It is difficult to resist the sweet aroma of food, from the youngest age. This is at least what researchers have demonstrated from the National Center for Scientific Research of Dijon. They discovered that the fluid produced by the areola glands of the mothers emitted a smell that stimulated the appetite of infants and guided them to the breast.

To arrive at such a conclusion, the scientists counted the number of glands located on the areoles of the breasts of 121 women three days after they gave birth. In fact, it had already been shown that the number of these structures called the areolar gland increased during pregnancy, and that they occasionally leaked small quantities of liquid. But so far, it was thought that the substance was used to lubricate the skin for breastfeeding. To find out more, Benoist Schaal and his team followed the mothers and their babies, observing how they breastfed and how their weight changed over time. They also noted the moment when mothers actually started producing breast milk instead of colostrum, the yellow "superlait" made right after birth.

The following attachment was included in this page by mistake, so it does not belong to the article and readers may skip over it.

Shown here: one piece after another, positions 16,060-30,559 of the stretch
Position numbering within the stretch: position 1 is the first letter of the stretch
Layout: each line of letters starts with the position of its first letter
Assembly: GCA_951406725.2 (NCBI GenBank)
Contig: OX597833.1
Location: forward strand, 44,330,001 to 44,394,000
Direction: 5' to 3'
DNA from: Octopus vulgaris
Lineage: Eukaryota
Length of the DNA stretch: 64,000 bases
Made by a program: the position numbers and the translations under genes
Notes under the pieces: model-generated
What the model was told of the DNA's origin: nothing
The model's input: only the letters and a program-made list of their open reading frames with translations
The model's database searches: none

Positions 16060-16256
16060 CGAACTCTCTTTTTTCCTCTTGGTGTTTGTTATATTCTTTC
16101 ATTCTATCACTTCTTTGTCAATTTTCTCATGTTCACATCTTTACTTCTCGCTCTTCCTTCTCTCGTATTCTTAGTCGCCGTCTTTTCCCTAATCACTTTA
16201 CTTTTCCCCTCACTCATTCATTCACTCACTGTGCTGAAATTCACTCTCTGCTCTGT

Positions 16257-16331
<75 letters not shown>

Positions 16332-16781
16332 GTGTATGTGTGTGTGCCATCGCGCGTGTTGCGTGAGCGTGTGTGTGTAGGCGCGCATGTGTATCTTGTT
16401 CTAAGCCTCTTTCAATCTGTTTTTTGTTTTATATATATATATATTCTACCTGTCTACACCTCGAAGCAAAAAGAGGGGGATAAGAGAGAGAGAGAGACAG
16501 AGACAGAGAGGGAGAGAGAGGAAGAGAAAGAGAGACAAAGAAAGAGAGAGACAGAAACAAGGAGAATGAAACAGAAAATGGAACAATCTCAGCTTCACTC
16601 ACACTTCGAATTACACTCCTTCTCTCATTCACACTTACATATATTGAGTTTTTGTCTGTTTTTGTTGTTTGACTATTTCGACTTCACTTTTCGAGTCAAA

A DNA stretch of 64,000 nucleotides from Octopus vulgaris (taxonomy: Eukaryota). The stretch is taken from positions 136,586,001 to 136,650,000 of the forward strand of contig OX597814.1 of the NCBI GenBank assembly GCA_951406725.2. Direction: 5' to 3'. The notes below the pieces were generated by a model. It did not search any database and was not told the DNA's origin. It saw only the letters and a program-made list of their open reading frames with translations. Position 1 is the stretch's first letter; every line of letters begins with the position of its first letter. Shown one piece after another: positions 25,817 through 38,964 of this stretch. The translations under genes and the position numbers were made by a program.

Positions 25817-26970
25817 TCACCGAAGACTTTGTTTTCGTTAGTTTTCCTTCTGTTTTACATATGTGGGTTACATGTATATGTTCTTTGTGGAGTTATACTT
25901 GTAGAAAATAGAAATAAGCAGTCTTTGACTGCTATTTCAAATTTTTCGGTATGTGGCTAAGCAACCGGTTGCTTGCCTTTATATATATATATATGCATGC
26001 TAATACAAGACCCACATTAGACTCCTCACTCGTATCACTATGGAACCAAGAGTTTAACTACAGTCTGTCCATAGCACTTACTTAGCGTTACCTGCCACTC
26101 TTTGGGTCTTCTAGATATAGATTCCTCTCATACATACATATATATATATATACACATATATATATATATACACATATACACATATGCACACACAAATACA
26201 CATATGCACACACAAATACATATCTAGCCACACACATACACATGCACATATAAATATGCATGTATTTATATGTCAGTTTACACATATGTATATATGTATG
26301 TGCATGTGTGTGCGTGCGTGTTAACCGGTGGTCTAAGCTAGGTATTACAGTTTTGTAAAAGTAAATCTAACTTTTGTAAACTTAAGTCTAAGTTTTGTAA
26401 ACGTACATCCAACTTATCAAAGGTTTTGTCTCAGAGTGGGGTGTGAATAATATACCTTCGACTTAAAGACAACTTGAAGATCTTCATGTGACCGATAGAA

In the end, they found that women with more than nine glands produced milk well before those who had less. In addition, their babies were gaining weight faster. This effect is particularly pronounced for those who were first-time mothers and for whom babies fed more frequently. Thus, they discovered that the odor of the substance released by the areolar glands actually encouraged three-day-old infants to suckle more. According to New Scientist findings, this process would then provide breastfeeding support to the less experienced "first" mothers.

A useful substance for very premature babies